# FFTInv

## FFTInv(x, Freq, T)

The Inverse Fast Fourier Transform (FFT) converts a frequency spectrum equally spaced values, «x», from the discrete frequency domain to the discrete time (or spatial) domain. «T» is the time index and «Freq» is the Frequency index, and these two indexes should have the same length. The frequency spectrum, «x», is indexed by «Freq» and contains complex numbers, encoding both the amplitude and phase at each frequency. The result is indexed by «T» and contains complex numbers in general. The units of «Freq» are *cycles per «units of T»*.

The FFT function does the forward transformation from the time (or spatial) domain to the frequency domain.

## The Discrete Fourier Transform

FFTInv computes the inverse *discrete Fourier transform* (DFT) in an efficient manner. The inverse DFT is defined given by

- [math]\displaystyle{ h_k = {1\over n} \sum_{i=0}^{n-1} x_i e^{-2j\pi i k/n} }[/math]

where [math]\displaystyle{ j }[/math] is the imaginary number [math]\displaystyle{ \sqrt{-1} }[/math], and *n* is the number of points in «T» and «Freq». This is a discrete approximation to the continuous Fourier Transform given by

- [math]\displaystyle{ h(t) = \int_{-\infty}^\infty x(f) e^{-2j \pi f t} df }[/math]

### Units and spacing

Let [math]\displaystyle{ \Delta F }[/math] denote the spacing between points in «Freq» and [math]\displaystyle{ n }[/math] be the number of points. Then the spacing [math]\displaystyle{ \Delta t }[/math] of the points in «T» is [math]\displaystyle{ \Delta t = 1 / n \Delta F }[/math]. The quantity [math]\displaystyle{ 1/\Delta t }[/math] is called the sampling frequency, which should be at least twice the smallest frequency that is present in the underlying continuous signal.

You will often want to encode «Freq» as having both positive and negative frequencies, even if the positive and negative spectra are symmetric. You'll want to take the part of the spectrum corresponding to negative frequencies and place them to the right of the positive spectrum, treating «Freq» as if it wraps around. When you do this, the first element of «Freq» encodes the DC component (0 Hz), the second element is [math]\displaystyle{ \Delta F }[/math], and the last element is [math]\displaystyle{ -\Delta F }[/math].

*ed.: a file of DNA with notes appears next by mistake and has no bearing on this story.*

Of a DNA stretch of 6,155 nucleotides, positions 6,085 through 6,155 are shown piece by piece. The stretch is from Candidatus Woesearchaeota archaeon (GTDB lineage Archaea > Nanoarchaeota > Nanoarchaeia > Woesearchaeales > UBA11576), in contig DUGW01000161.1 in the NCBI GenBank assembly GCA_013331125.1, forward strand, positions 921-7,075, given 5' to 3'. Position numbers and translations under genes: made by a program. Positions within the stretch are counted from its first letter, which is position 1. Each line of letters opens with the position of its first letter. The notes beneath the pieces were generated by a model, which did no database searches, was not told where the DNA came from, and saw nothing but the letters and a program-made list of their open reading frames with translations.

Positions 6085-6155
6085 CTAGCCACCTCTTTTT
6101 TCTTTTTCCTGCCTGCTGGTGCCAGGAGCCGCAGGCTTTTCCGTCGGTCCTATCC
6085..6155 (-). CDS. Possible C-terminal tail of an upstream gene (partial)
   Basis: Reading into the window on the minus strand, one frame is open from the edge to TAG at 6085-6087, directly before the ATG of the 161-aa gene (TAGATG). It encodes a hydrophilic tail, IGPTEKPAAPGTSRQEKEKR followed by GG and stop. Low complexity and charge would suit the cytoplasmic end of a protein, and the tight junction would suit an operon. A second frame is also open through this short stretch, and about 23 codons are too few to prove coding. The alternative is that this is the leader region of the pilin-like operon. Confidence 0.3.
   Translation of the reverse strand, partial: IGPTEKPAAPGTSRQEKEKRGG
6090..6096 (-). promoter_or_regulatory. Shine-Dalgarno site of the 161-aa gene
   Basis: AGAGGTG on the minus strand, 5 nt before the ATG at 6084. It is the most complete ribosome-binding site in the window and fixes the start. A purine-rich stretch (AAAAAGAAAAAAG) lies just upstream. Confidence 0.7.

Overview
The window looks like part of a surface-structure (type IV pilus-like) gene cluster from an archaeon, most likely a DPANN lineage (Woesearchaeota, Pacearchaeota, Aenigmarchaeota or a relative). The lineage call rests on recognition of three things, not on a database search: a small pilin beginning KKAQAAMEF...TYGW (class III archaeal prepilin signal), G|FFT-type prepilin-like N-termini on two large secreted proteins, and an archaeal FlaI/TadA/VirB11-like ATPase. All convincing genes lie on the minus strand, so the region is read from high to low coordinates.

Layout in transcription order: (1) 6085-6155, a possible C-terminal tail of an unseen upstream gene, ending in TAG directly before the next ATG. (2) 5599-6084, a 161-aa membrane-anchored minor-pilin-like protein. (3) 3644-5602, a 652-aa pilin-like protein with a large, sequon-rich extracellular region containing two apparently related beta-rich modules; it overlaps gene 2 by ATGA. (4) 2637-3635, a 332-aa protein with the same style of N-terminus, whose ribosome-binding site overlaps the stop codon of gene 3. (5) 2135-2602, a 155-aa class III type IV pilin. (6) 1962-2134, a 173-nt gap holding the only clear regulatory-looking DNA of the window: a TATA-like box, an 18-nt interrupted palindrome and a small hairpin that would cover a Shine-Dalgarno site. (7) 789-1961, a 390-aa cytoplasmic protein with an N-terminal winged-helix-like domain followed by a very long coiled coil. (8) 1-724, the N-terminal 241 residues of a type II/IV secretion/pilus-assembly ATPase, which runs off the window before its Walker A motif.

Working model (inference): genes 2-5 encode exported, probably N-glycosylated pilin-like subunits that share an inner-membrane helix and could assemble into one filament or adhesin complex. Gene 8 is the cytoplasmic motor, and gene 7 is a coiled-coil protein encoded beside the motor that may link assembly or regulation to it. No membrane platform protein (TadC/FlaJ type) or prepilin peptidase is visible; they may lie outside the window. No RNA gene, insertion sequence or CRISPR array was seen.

For example, suppose your frequency spectrum is sampled from 0 to 999.9Hz in increments of [math]\displaystyle{ \Delta F=0.1 Hz }[/math], for a total of 10K points. You would define «Freq» to be `Concat(0..9999,-10K..-1)*0.1`

, and would map your positive-only spectrum (indexed by F) using `x[@F = Mod(@Freq - 1, 10K, true) + 1]`

to obtain the symmetric spectrum with [math]\displaystyle{ n=20K }[/math] points Your spacing in the time domain will be [math]\displaystyle{ \Delta T=1 / (20K * 0.1)=0.5 millisecond }[/math]. It would make sense to define your time-domain index, «T», as `Sequence(0, 10-0.5m, 0.5m)`

, or equivalently `(0..20K-1)*0.5m`

.

## Considerations

Please see FFT for further information on the topics of Nyquist frequency, aliasing, mirroring, amplitude, phase, computational efficiency, and uses of the FFT.

## Examples

### Single frequency

The FFTInv of a single frequency is a cosine wave. In this example, we take the inverse FFT of a spectrum having a 50MHz component only. If we assume that the time-series is real-valued, then the spectrum must be symmetrical with a second component at -50MHz. We encode this an follows:

Variable dF = 25M Variable n = 4096 Variable dT = 1/(n*dF) Index Freq = Concat(0..n/2-1, -n/2..-1)*dF Index T = (0..n - 1)*dT Variable x := Abs(Freq) = 50M Variable time_series := RealPart(FFTInv(x, Freq, T))

The graph of *time_series* is

Although the result is theoretically real-valued, the result from FFTInv includes a very small imaginary component. This arises from numeric round-off. Wrapping the result inside RealPart eliminates this.

## Major triad chord in music

A major chord in music contains the first, third and fifth notes of the major scale. The third note of a musical scale vibrates at a frequency 25% greater than the first note, and the fifth vibrates 50% faster. So, if you begin the A major scale at 220Hz, the third (C#) would be at 1.25*220 = 275Hz and the fifth (E) would be at 1.5*220 = 330Hz. In this example, we'll compute the vibration in time for an A-major musical chord.

Variable dF = 25M Variable n = 4096 Variable dT = 1/(n*dF) Index Freq = [[Concat]](0..n/2-1,-n/2..-1)*dF Index T = (0..n-1)*dT Variable x := Abs(Freq) = 220 or Abs(Freq) = 275 or Abs(Freq) = 330 Variable time_series := RealPart(FFTInv(x, Freq, T))

The time series vibration is

You can use graph settings, manual axis scaling, to zoom into the first few cycles for more detail.

## History

Introduced in Analytica 4.5.

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